President George W. Bush Signs 25-Year Extension of 1965 Voting Rights Act
The law extending the 1965 Voting Rights Act for another 25 years, signed on this day, was officially called the Fannie Lou Hamer, Rosa Parks, and Coretta Scott King Voting Rights Reauthorization and Amendments Act of 2006. The Voting Rights Act had been extended several times since its initial enactment, on August 6, 1965. On June 25, 2013, in Shelby County v. Holder, however, the Supreme Court declared one of the major provisions of the law unconstitutional and, in the view of most experts, gutted the effectiveness of the law.
The law is named in part for Rosa Parks. Her challenge to segregated buses in Montgomery, Alabama, on December 1, 1955, sparked the famous Montgomery Bus Boycott, one of the iconic events of the civil rights movement. Fannie Lou Hamer, meanwhile, is famous for her speech at the Democratic Party Convention on August 22, 1964, demanding that the Freedom Democratic Party delegation be seated at the convention rather than the all-white segregationist regular delegation from Mississippi.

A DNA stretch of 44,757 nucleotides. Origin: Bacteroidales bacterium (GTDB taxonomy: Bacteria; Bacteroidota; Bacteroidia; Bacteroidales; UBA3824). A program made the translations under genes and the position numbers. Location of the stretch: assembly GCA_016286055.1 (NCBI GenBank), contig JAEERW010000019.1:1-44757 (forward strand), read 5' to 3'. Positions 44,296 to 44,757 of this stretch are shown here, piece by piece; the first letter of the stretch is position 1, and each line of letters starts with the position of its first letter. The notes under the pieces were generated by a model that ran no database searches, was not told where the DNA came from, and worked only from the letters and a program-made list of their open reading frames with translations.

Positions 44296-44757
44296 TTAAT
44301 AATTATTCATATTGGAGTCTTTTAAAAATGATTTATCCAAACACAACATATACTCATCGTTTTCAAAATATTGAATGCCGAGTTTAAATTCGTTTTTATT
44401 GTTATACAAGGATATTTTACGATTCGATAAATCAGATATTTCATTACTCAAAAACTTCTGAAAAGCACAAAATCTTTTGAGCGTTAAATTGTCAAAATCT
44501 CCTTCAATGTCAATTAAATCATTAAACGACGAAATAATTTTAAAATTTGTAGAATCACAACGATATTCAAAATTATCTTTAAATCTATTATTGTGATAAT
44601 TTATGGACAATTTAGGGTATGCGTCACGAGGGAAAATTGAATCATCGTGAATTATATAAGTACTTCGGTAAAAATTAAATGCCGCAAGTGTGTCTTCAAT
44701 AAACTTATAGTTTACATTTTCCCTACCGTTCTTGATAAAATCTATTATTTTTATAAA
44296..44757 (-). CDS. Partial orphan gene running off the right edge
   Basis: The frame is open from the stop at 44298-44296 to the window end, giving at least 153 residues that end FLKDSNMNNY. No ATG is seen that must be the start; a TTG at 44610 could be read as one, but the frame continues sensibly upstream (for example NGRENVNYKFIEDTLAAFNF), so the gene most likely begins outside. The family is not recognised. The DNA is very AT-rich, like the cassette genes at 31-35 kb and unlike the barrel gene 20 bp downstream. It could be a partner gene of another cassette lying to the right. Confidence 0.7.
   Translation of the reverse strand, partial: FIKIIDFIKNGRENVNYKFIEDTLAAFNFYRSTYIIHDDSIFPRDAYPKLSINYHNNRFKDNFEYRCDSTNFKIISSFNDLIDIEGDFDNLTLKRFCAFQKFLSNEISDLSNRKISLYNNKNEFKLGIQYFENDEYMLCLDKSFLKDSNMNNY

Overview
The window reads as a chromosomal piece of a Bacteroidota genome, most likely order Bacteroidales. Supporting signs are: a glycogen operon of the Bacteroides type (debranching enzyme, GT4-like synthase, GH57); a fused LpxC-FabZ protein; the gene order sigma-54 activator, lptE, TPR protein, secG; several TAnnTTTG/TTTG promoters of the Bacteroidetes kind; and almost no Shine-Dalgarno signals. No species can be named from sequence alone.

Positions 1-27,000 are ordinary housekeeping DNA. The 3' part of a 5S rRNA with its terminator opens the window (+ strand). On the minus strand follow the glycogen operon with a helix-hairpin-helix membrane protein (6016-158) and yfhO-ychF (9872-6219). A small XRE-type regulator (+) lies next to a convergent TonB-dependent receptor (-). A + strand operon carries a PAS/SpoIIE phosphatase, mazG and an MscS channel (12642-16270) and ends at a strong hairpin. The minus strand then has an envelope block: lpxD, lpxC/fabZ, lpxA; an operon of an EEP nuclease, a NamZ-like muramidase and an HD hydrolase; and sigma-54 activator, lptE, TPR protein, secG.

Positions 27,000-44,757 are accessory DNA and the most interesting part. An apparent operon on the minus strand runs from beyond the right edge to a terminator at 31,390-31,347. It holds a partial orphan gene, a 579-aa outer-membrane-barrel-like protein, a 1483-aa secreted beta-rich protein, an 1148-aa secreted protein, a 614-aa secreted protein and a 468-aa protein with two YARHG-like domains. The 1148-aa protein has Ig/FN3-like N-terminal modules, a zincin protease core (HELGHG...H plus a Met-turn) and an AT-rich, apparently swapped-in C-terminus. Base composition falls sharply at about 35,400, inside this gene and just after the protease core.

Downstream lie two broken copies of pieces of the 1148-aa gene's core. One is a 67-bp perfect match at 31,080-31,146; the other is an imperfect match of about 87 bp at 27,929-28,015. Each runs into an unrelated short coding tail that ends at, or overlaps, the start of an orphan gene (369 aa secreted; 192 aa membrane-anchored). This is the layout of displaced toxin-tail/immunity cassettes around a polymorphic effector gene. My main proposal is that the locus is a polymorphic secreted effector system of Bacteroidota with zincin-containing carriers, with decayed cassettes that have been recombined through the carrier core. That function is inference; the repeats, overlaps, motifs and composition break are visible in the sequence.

Learn about the 2006 reauthorization battle: https://www.aclu.org/voting-rights/aclu-history-reauthorization-battles-1982-and-2006
Read: Chandler Davidson and Bernard Groffman, Quiet Revolution in the South: The Impact of the Voting Rights Act, 1965-1990 (1994)
Learn more: Ari Berman, Give Us the Ballot: The Modern Struggle for Voting Rights in America (2015)
Follow a timeline on the 1965 Voting Rights Act: https://www.aclu.org/timeline-history-voting-rights-act